Pali's had its share of fallen trees
By Will Hoover
Advertiser Staff Writer
When a 60-foot tree slammed into Honolulu-bound rush hour traffic on Pali Highway Monday morning, hitting two cars and contributing to the crash a half hour later of another vehicle, it wasn't the first time something like that had happened.
In January 2008, two people were hospitalized after a 30-foot tree fell into the town-bound lanes of the Pali during rush hour, causing a traffic snarl that lasted for four hours.
Two weeks later, on Jan. 15, four men escaped injury when a large tree landed on their pickup as they were heading toward Windward O'ahu. That same night, two vehicles were struck by another falling tree near the Pali tunnels.
On Monday, crews closed one town-bound lane while the fallen tree was removed. A motorist in a red sports car swerved to miss backed-up vehicles and crashed into an ironwood tree. The driver was treated for minor scrapes at the scene.
Tammy Mori, spokeswoman for the state Department of Transportation, said trees fall more frequently on Pali Highway because of the high winds and rainy conditions that occur there.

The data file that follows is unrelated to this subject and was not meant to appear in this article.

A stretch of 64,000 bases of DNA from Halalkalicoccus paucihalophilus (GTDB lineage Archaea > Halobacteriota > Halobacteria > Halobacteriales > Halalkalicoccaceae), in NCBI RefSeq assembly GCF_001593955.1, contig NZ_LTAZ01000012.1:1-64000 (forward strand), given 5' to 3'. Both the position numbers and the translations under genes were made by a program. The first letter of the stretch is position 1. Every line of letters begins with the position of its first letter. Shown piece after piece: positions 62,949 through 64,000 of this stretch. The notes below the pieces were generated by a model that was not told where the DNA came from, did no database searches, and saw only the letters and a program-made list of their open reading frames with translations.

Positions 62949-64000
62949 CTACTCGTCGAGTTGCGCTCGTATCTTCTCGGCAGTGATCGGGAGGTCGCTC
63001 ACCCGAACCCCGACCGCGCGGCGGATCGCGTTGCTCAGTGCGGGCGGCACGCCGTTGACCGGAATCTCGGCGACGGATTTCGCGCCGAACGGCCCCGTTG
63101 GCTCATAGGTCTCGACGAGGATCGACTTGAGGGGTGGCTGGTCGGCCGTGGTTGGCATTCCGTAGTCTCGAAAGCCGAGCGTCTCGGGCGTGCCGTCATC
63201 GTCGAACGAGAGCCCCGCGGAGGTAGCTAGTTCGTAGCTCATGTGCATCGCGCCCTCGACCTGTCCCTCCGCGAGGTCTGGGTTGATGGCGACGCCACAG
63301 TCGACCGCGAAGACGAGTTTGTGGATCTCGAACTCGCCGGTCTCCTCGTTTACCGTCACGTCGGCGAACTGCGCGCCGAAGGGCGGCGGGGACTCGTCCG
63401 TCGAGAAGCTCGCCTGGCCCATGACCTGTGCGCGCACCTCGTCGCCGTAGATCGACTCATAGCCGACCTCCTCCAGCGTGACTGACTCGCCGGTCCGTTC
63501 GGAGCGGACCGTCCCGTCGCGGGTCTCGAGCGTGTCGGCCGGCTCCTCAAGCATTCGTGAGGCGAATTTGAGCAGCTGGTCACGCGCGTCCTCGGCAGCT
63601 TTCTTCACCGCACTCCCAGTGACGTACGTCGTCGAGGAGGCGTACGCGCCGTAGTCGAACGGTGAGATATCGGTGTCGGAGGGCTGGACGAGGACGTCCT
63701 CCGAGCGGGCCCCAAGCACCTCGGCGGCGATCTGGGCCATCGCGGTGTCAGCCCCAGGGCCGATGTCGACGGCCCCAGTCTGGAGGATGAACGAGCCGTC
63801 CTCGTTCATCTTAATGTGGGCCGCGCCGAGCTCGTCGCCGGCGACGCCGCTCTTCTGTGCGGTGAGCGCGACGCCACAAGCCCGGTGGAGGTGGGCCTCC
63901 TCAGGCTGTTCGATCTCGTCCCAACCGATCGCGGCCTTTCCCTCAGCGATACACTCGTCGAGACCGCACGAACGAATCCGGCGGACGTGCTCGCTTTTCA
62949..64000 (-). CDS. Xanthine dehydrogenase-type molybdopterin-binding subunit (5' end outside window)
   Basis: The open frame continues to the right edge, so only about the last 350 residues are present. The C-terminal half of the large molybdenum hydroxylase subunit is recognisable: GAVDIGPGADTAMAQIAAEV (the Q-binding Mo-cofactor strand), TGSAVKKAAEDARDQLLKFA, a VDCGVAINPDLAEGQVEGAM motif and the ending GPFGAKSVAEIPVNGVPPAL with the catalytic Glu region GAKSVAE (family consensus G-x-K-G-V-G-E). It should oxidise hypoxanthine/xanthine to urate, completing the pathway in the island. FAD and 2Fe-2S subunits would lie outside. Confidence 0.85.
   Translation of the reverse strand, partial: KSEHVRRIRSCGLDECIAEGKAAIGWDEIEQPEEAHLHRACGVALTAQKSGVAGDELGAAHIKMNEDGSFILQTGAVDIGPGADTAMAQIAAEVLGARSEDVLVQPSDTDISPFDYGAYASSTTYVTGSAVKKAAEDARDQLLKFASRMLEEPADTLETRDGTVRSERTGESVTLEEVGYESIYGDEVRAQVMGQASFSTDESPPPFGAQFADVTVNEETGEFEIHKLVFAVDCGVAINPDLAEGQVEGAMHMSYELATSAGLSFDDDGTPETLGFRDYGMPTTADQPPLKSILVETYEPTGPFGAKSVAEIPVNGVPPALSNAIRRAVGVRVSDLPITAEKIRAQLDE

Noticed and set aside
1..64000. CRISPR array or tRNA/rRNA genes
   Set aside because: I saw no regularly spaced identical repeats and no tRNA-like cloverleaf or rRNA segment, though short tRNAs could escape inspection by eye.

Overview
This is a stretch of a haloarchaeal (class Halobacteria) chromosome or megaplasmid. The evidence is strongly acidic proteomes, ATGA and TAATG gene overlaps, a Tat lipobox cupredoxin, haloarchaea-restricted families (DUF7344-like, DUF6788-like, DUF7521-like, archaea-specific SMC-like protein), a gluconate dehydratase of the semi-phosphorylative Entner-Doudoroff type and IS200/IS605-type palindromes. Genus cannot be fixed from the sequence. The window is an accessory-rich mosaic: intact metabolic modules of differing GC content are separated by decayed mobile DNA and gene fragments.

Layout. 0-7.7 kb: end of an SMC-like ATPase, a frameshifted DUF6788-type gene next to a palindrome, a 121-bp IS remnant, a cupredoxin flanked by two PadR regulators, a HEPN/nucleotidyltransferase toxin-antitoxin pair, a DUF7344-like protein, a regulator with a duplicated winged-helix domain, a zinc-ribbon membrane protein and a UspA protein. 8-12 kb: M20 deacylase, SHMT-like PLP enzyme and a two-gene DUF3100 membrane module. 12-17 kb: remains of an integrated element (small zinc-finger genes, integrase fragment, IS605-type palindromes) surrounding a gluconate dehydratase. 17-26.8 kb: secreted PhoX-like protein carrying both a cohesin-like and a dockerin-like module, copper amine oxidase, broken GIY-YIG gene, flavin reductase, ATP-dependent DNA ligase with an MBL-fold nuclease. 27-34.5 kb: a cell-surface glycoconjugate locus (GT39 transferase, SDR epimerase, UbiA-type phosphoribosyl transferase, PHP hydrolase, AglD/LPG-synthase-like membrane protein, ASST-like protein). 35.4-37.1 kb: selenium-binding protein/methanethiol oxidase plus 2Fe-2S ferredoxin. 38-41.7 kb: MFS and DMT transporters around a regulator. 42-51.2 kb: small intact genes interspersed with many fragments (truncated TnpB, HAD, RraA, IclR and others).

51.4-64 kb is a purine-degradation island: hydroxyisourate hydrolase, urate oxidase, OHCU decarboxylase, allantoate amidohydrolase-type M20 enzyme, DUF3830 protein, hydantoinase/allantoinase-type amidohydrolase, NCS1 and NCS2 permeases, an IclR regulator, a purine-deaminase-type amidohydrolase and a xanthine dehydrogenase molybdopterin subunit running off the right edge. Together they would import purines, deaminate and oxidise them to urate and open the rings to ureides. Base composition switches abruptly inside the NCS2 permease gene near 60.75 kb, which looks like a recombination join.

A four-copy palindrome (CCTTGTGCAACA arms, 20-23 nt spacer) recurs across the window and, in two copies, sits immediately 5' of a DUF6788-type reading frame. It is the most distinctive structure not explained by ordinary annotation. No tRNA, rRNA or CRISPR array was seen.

"The high winds that the Pali sees and the heavy rainfall affects the trees along that route," she said. "You know how windy the Pali Lookout can get."
The Monday mishap is a case in point, she said.
"The tree was actually rotted because of the weather," she said. "So the heavy rains and winds over the past week were like a recipe for disaster as far as trees go."
Mori said the rains soften and destabilize the soil at the base of trees and enable high winds to blow dead trees over.
State road crews have been removing larger, more hazardous trees on Pali Highway. The result is that there have been fewer falling trees than in the past, Mori said.
Furthermore, whenever there's a high-wind advisory or flood watch, DOT crews from the various DOT maintenance districts travel the island to trim back low hanging branches and other hazards that might occur due to weather, she said.
"They also hire a professional arborist to do a hazardous tree assessment at least once a year to reduce the incidence of falling trees," Mori said.